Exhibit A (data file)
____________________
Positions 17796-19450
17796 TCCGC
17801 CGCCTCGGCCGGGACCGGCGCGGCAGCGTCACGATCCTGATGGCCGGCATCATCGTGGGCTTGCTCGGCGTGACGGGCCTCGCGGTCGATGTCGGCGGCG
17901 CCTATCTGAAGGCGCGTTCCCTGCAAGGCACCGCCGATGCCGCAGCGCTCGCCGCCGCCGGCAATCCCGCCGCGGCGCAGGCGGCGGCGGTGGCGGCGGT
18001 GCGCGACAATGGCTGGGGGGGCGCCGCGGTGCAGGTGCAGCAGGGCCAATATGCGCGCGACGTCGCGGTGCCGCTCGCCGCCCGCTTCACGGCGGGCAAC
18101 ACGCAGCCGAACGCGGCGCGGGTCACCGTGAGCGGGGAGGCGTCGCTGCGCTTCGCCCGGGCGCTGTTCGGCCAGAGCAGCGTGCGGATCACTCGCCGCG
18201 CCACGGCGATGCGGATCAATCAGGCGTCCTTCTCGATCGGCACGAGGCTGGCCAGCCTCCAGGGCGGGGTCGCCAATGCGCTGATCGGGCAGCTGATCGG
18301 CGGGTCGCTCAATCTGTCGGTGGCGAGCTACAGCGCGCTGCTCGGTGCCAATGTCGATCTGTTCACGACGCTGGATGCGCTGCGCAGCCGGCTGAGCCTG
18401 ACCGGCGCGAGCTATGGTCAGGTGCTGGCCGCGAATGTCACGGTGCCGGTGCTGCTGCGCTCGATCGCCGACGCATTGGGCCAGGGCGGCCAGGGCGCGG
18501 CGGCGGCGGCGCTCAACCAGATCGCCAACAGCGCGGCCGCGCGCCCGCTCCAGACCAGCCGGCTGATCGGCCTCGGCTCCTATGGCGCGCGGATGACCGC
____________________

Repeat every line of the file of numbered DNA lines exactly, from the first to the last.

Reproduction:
Positions 17796-19450
17796 TCCGC
17801 CGCCTCGGCCGGGACCGGCGCGGCAGCGTCACGATCCTGATGGCCGGCATCATCGTGGGCTTGCTCGGCGTGACGGGCCTCGCGGTCGATGTCGGCGGCG
17901 CCTATCTGAAGGCGCGTTCCCTGCAAGGCACCGCCGATGCCGCAGCGCTCGCCGCCGCCGGCAATCCCGCCGCGGCGCAGGCGGCGGCGGTGGCGGCGGT
18001 GCGCGACAATGGCTGGGGGGGCGCCGCGGTGCAGGTGCAGCAGGGCCAATATGCGCGCGACGTCGCGGTGCCGCTCGCCGCCCGCTTCACGGCGGGCAAC
18101 ACGCAGCCGAACGCGGCGCGGGTCACCGTGAGCGGGGAGGCGTCGCTGCGCTTCGCCCGGGCGCTGTTCGGCCAGAGCAGCGTGCGGATCACTCGCCGCG
18201 CCACGGCGATGCGGATCAATCAGGCGTCCTTCTCGATCGGCACGAGGCTGGCCAGCCTCCAGGGCGGGGTCGCCAATGCGCTGATCGGGCAGCTGATCGG
18301 CGGGTCGCTCAATCTGTCGGTGGCGAGCTACAGCGCGCTGCTCGGTGCCAATGTCGATCTGTTCACGACGCTGGATGCGCTGCGCAGCCGGCTGAGCCTG
18401 ACCGGCGCGAGCTATGGTCAGGTGCTGGCCGCGAATGTCACGGTGCCGGTGCTGCTGCGCTCGATCGCCGACGCATTGGGCCAGGGCGGCCAGGGCGCGG
18501 CGGCGGCGGCGCTCAACCAGATCGCCAACAGCGCGGCCGCGCGCCCGCTCCAGACCAGCCGGCTGATCGGCCTCGGCTCCTATGGCGCGCGGATGACCGC